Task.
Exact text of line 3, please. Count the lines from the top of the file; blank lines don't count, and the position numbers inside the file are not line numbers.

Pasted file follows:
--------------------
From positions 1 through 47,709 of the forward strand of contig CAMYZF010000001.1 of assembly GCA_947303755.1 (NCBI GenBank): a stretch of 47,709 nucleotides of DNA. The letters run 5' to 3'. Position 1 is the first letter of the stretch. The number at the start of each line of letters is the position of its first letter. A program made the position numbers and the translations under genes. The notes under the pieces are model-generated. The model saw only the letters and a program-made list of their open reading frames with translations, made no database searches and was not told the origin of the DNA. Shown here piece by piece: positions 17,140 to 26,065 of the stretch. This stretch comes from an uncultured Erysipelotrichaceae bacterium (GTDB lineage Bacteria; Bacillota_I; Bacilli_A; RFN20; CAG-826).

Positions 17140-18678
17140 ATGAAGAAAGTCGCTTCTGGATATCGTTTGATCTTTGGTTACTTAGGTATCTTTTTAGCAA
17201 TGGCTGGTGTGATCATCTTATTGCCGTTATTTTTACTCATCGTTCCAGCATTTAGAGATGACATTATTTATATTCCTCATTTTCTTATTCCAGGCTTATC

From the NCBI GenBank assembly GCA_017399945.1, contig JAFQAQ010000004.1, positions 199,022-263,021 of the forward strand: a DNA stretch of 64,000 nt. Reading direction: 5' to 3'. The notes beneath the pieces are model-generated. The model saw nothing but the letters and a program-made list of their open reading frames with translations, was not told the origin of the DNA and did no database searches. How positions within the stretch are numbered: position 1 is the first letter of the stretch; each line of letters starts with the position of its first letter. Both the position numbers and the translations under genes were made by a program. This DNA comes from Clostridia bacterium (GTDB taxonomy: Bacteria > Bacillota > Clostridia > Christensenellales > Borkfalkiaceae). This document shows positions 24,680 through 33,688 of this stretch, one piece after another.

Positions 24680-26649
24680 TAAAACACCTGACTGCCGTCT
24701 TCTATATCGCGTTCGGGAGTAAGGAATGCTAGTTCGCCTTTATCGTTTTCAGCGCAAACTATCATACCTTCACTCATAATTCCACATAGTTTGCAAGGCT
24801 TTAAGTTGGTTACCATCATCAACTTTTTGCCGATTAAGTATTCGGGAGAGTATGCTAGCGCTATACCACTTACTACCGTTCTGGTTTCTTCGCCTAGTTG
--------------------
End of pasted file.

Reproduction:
17140 ATGAAGAAAGTCGCTTCTGGATATCGTTTGATCTTTGGTTACTTAGGTATCTTTTTAGCAA